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2 out of 4 stars


The countdown is on and the seconds are ticking away on Due Date, not to mention my deadline. There are but nine of them left, so I'm obliged to write fast and you're invited to read faster. Deep breath and here goes:

9 On a business trip in Atlanta, Peter Highman must fly back to L.A. immediately because his wife is very pregnant and the baby is almost due. Ergo, the title.

8 The guy who has to get home has a chance meeting with a fellow traveller, a chunky buffoon named Ethan who, well-meaning but really annoying, spends the rest of the movie turning the protracted journey into a living hell. Ergo, the rip-off. Yep, this bears a distinct, yet shamelessly unacknowledged resemblance to Planes, Trains & Automobiles.

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7 That 1987 film, with Steve Martin playing the straight man and John Candy the buffoon, was funny with a heart. This version, with Robert Downey Jr. and Zach Galifianakis, is manic with an itch. Under the nuanced direction of John Hughes, Candy made annoying seem hilarious and his broad girth endearing. As amped up by director Todd Phillips, Galifianakis makes annoying seem annoying and his broad girth, squeezed into tight jeans proudly displaying his plumber's crack, not so endearing.

6 Phillips and Galifianakis, you might recall, are both hangovers from The Hangover. That flick also had guys heading off on a road trip, and it was manic too. Apparently, when these two aren't borrowing from their betters, they're plagiarizing themselves.

5 Indeed, there is a plane here, the one that Ethan, by shouting "Bomb" in a crowded cabin, gets Peter kicked off of. And there are automobiles, the various cars that our odd couple drive into ditches and over bridges and otherwise, in the noble pursuit of mayhem, smash up real good. In defence of the pic's originality, or perhaps simply given the current state of Amtrak, there is no train. Actually, I lie. For a fleeting moment, in an aerial shot, a pretty choo-choo can be glimpsed snaking along a scenic track. Consider it a homage.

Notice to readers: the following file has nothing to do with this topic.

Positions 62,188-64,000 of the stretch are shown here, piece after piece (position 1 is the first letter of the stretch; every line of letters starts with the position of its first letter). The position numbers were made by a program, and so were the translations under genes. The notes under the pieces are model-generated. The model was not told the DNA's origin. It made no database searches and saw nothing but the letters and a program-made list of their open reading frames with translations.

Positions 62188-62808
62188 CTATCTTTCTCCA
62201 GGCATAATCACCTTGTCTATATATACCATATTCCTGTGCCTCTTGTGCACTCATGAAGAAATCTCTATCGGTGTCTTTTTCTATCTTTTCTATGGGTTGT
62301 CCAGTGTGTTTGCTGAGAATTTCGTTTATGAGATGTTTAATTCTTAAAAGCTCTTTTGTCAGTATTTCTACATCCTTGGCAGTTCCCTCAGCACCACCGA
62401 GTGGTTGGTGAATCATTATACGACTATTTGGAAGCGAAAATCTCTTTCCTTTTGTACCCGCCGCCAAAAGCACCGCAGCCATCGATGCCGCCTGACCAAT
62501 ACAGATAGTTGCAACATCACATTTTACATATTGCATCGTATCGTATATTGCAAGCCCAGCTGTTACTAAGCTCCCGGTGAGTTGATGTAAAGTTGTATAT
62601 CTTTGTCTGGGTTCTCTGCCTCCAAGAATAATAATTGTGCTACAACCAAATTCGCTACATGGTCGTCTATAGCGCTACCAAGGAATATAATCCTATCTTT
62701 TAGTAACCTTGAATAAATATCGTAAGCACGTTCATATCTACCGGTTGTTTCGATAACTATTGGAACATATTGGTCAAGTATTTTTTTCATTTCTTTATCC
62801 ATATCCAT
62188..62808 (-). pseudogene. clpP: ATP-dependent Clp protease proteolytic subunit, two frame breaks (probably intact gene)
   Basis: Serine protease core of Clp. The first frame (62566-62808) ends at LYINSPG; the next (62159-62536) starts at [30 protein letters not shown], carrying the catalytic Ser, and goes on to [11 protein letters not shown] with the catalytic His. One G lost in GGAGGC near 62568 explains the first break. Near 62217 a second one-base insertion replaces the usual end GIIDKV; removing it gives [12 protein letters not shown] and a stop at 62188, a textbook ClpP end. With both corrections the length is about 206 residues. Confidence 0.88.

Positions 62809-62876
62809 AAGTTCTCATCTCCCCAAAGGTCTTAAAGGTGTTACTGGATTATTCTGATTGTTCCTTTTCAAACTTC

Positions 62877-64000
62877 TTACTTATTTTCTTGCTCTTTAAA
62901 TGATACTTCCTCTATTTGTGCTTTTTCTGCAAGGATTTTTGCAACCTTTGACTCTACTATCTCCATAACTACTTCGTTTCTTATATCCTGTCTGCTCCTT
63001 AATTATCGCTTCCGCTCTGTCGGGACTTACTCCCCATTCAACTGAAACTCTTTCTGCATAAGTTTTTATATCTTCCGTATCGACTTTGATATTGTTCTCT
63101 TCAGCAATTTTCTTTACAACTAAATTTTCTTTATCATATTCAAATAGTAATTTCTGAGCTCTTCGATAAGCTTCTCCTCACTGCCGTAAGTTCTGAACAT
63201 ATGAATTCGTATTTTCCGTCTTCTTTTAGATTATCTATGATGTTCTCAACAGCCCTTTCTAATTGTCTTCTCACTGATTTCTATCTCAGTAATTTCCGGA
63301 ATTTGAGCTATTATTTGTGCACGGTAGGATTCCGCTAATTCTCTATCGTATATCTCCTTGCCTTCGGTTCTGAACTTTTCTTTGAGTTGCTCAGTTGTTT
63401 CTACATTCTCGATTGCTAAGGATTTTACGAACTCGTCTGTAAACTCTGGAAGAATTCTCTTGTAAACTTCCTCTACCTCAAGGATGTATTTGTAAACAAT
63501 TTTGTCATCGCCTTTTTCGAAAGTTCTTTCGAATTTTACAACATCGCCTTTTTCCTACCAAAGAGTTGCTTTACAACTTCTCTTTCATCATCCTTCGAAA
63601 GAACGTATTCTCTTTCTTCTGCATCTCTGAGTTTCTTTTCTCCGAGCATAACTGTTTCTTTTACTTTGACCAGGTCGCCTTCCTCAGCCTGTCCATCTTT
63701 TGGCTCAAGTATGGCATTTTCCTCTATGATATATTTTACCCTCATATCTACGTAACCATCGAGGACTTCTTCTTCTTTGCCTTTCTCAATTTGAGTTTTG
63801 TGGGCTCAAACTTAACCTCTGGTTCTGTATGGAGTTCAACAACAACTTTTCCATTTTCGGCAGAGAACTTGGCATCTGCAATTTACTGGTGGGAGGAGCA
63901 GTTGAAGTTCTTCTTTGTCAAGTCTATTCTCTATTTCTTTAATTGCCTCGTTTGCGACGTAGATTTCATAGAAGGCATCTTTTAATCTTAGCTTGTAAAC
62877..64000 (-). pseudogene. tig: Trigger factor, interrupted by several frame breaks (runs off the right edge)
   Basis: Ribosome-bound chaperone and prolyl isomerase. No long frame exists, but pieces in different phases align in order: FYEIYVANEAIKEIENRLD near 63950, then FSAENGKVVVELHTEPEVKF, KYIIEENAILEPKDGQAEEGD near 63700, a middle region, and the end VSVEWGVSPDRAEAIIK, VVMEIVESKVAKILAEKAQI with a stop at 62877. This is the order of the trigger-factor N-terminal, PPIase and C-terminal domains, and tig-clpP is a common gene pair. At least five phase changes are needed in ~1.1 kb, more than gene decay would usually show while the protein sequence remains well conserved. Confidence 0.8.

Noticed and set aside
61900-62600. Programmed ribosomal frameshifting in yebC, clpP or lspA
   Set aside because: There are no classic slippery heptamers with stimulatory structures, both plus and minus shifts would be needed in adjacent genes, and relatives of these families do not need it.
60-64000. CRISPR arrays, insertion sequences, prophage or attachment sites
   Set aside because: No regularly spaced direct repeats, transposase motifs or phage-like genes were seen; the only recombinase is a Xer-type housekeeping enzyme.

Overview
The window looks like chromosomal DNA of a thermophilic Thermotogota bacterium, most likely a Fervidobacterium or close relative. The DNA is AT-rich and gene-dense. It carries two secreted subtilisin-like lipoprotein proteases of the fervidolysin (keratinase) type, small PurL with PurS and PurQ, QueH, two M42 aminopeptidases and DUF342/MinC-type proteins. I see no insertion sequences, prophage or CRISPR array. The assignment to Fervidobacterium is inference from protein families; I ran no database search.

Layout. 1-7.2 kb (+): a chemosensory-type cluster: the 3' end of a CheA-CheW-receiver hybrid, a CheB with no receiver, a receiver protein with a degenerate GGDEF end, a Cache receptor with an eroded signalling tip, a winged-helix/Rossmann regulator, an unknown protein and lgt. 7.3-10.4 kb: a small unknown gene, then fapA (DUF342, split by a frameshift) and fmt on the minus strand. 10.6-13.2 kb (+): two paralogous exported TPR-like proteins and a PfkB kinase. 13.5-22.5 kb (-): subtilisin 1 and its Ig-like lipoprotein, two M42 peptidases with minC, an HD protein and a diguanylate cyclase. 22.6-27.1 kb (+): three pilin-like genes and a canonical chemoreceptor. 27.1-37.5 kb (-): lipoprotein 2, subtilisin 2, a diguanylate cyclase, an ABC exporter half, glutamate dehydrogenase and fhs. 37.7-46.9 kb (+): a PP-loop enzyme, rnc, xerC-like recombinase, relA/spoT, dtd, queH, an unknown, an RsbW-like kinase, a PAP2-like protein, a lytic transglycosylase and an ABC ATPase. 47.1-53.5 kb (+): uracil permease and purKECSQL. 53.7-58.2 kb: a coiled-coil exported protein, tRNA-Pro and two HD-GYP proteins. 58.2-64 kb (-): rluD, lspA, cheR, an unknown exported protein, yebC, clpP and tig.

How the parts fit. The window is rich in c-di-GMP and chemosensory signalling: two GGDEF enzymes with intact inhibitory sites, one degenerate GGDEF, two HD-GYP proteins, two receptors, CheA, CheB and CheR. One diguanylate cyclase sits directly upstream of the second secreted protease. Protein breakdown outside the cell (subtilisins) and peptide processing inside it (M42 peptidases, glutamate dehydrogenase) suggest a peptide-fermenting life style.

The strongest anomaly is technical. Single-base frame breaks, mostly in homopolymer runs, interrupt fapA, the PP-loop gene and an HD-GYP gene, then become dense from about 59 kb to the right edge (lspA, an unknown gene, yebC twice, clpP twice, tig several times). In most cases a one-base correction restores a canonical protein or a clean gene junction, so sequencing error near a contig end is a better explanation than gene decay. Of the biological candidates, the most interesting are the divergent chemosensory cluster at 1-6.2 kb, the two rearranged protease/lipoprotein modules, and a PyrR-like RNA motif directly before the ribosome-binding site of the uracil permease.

4 Peter is allegedly a sober-sided architect, but Downey, perhaps fearful of losing the picture to his co-star, refuses to play the straight man straight, and keeps injecting him with heavy doses of Downeyesque weirdness and intensity. Not very generous of him. As for the Ethan character, he's an aspiring actor of dubious talent - Galifianakis is perfect in the role.

3 This time out, the script isn't content with just giving the buffoon a suitcase full of annoying habits. Nope, it gives him a pet too, a little bulldog, thereby allowing the comedy to double up on its favourite joke: Both the dog and its owner share a nightly fondness for self-pleasure.

2 The buffoon also has a coffee can, in which he has poured the ashes of his recently deceased father. The can, clearly marked COFFEE, is introduced early. The punchline, "We just drank Daddy," comes later. The time between seems very long, but awaiting the expected always does.

1 A child is born. Her name is Rosie Highman. "Does that sound right to you?" someone disingenuously asks. Coming from a stillborn comedy, it sounds absolutely right.

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0 Finis. Its scant fun done, and ours too, this Due Date has passed.

Due Date

  • Directed by Todd Phillips
  • Written by Alan Cohen, Alan Freedland, Adam Sztykiel, Todd Phillips
  • Starring Robert Downey Jr. and Zach Galifianakis
  • Classification: 14A

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About the Author
Film critic

Rick Groen is a film critic for The Globe and Mail. More

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